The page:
US student's lawsuit for uni fees set to begin
The precedent-setting case of an American student who sued a Swedish university for her tuition is set to start next week and highlights the regulatory vacuum around the rights of foreign college students.
"The only thing I really want is to get a degree," said Connie Dickinson in an interview with Radio Sweden. "In that I don't have any of my money left that's impossible. I can't apply to a different program and continue my studies unless I'm given a refund."
In 2011 Connie Dickinson decided to use money she had earned bartending in California to apply for a program in analytical finance at the Mälardalen University in central Sweden.
She began her coursework that fall, but said she noticed problems right away. Before beginning her third year in 2013, the school emailed students in Connie's program saying that the National Higher Education Authority had found major problems with the program. Connie decided to drop out and ask for her money back.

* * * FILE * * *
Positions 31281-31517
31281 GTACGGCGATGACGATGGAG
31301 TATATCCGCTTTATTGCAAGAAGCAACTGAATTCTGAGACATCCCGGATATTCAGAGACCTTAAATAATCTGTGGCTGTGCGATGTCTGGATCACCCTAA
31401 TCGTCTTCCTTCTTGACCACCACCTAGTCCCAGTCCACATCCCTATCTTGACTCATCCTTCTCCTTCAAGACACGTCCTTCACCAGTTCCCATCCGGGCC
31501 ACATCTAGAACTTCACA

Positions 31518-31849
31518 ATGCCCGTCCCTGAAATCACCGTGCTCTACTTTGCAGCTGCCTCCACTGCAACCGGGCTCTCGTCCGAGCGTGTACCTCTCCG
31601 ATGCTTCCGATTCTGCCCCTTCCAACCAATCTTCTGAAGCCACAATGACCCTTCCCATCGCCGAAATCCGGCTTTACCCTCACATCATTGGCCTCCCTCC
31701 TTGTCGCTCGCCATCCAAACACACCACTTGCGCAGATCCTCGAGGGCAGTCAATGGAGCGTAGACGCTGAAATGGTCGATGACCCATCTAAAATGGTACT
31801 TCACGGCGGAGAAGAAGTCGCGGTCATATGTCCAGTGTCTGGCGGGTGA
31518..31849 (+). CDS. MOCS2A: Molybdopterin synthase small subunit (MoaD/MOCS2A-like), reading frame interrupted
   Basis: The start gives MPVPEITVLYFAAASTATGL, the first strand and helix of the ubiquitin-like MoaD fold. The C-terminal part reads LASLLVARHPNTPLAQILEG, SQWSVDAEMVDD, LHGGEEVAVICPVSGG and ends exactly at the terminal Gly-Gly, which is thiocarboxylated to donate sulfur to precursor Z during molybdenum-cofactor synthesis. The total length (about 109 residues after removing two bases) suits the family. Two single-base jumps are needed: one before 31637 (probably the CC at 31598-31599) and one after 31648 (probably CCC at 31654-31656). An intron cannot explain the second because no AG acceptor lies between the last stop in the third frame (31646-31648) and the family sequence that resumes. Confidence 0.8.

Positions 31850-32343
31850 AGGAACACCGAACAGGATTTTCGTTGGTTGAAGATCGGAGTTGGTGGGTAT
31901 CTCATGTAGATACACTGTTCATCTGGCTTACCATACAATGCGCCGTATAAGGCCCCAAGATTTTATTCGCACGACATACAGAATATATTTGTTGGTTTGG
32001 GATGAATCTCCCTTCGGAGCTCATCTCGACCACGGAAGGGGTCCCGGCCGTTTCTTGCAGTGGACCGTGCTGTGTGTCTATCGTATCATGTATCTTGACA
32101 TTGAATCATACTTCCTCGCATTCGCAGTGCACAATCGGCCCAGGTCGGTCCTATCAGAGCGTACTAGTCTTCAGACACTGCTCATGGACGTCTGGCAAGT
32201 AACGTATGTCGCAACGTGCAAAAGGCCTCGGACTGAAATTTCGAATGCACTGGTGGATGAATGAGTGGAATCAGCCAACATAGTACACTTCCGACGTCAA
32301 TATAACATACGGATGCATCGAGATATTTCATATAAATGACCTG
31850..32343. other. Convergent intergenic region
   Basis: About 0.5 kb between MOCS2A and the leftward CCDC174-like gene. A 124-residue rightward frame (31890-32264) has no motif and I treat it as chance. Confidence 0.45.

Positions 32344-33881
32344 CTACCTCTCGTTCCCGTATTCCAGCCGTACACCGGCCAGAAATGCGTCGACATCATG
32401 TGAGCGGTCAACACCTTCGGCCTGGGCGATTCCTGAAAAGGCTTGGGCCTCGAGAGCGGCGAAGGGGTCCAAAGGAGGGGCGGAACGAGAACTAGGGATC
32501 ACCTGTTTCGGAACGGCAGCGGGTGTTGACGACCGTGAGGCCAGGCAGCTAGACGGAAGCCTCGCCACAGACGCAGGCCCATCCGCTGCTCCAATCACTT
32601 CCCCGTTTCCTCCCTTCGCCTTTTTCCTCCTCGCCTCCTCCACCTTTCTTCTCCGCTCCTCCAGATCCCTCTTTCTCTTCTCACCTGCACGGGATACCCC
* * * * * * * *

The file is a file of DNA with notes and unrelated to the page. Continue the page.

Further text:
She wrote the university demanding a full refund of the money she had paid in, about 110,000 kronor per year. The school refused. But because there is unclarity about the rights of foreign students who pay tuition in Sweden, Connie's only recourse was the public court system.
In an investigative series this week, Swedish Radio has spotlighted the lack of clarity and vacuum of legal rights for foreign students who pay tuitions to Swedish schools.
The Centre of Justice has taken up her cause, and her court is set to begin next week. It's considered the first of its kind.